Tougher alcohol licensing rules have been introduced in an area affected by crime and anti-social behaviour.

A special zone designed to limit the number of shops and other venues given alcohol licences in Burnt Oak, Edgware, has been agreed by Barnet Council.

The ‘cumulative impact zone’ will make it easier for councillors to turn down applications to sell alcohol in the area, which is already home to a large number of licensed premises.

Burnt Oak has one of the highest rates of alcohol-related violent crime in Barnet borough, according to a council report.

The cumulative impact zone – which covers parts of Burnt Oak Broadway, Watling Avenue and surrounding streets – was adopted at a meeting of the full council on Tuesday (January 28).

Chairman of the licensing committee Cllr John Marshall (Conservative, Garden Suburb) said: “I should like to congratulate Cllr Barry Rawlings [Labour leader] and Cllr Alison Cornelius [Conservative chairman of the health scrutiny committee].

“In this rare example of cross-party cooperation, we have had a proposal coming forward that is going to benefit the people of the Burnt Oak area.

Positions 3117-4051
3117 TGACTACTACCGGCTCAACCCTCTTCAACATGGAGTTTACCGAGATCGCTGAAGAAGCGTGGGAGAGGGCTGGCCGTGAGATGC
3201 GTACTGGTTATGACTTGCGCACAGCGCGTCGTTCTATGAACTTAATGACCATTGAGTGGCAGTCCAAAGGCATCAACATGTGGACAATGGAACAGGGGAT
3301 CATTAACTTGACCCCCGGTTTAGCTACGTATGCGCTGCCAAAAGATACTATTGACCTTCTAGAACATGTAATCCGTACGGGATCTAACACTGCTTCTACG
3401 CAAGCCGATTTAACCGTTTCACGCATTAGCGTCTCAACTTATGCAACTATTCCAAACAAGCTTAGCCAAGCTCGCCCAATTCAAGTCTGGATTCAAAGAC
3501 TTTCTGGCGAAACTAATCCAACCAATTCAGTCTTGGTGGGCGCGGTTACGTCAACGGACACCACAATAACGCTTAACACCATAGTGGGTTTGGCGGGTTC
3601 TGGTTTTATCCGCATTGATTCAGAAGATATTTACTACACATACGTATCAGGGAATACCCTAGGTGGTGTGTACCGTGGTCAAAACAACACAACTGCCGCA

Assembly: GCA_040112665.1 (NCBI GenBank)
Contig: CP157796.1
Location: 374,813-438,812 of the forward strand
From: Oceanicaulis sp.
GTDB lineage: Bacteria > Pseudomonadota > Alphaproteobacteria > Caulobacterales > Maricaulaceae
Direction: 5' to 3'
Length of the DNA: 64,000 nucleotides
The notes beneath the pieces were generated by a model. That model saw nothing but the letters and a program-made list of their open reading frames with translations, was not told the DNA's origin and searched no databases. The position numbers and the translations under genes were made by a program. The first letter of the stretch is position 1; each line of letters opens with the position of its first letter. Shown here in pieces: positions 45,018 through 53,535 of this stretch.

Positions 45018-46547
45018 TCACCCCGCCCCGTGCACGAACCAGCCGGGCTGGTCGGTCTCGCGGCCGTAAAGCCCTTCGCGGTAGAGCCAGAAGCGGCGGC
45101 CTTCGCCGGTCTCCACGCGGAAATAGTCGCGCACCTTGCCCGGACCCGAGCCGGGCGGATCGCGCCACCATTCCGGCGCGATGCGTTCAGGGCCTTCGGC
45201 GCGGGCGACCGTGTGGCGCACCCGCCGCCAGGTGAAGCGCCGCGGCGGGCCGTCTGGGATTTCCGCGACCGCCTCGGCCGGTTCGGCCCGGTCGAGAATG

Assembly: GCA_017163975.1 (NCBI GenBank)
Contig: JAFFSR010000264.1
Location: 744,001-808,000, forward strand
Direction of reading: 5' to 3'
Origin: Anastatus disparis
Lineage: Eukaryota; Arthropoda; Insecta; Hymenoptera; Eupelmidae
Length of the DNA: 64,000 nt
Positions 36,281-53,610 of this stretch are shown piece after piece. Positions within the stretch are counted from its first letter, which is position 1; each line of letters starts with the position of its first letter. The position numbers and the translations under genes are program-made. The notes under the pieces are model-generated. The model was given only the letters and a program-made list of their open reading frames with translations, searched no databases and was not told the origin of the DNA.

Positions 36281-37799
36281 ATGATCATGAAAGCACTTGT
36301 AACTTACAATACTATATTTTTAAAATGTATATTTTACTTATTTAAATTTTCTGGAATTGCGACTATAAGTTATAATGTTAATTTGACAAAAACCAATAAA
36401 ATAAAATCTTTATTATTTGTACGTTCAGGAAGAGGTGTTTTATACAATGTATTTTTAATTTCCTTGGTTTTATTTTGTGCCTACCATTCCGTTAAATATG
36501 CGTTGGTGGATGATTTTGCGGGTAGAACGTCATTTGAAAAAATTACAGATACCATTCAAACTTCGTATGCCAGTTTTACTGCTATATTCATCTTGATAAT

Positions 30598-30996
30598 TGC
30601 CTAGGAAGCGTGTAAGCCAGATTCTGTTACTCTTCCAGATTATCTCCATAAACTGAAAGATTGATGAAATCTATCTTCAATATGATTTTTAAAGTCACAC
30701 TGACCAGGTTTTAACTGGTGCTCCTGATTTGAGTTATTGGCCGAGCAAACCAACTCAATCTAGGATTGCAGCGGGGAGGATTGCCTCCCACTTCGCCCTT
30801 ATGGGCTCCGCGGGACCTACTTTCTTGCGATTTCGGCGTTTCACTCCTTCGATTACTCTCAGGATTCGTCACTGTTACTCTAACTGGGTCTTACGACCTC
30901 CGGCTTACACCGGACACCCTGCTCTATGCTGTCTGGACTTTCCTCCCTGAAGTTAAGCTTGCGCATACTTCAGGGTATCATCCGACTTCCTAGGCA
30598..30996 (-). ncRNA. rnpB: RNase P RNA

“That is great – two councillors with deeply held political opinions can come together and do something for the benefit of the wider community. I only wish that were more frequent.”

Cllr Sara Conway (Labour, Burnt Oak) thanked the former borough commander, Simon Rose, police officers, the licensing committee and policy officers.

She said that previously “the tools did not exist to make the best licensing decisions for the community”, meaning the council was “pouring more alcohol into the area while trying to tackle the problems it was bringing to our streets”.

But Cllr Conway added it had taken a “relatively long time” to come up with the solution and asked if the council could look into fast-tracking similar proposals.

The zone was unanimously agreed by Conservative, Labour and Liberal Democrat councillors.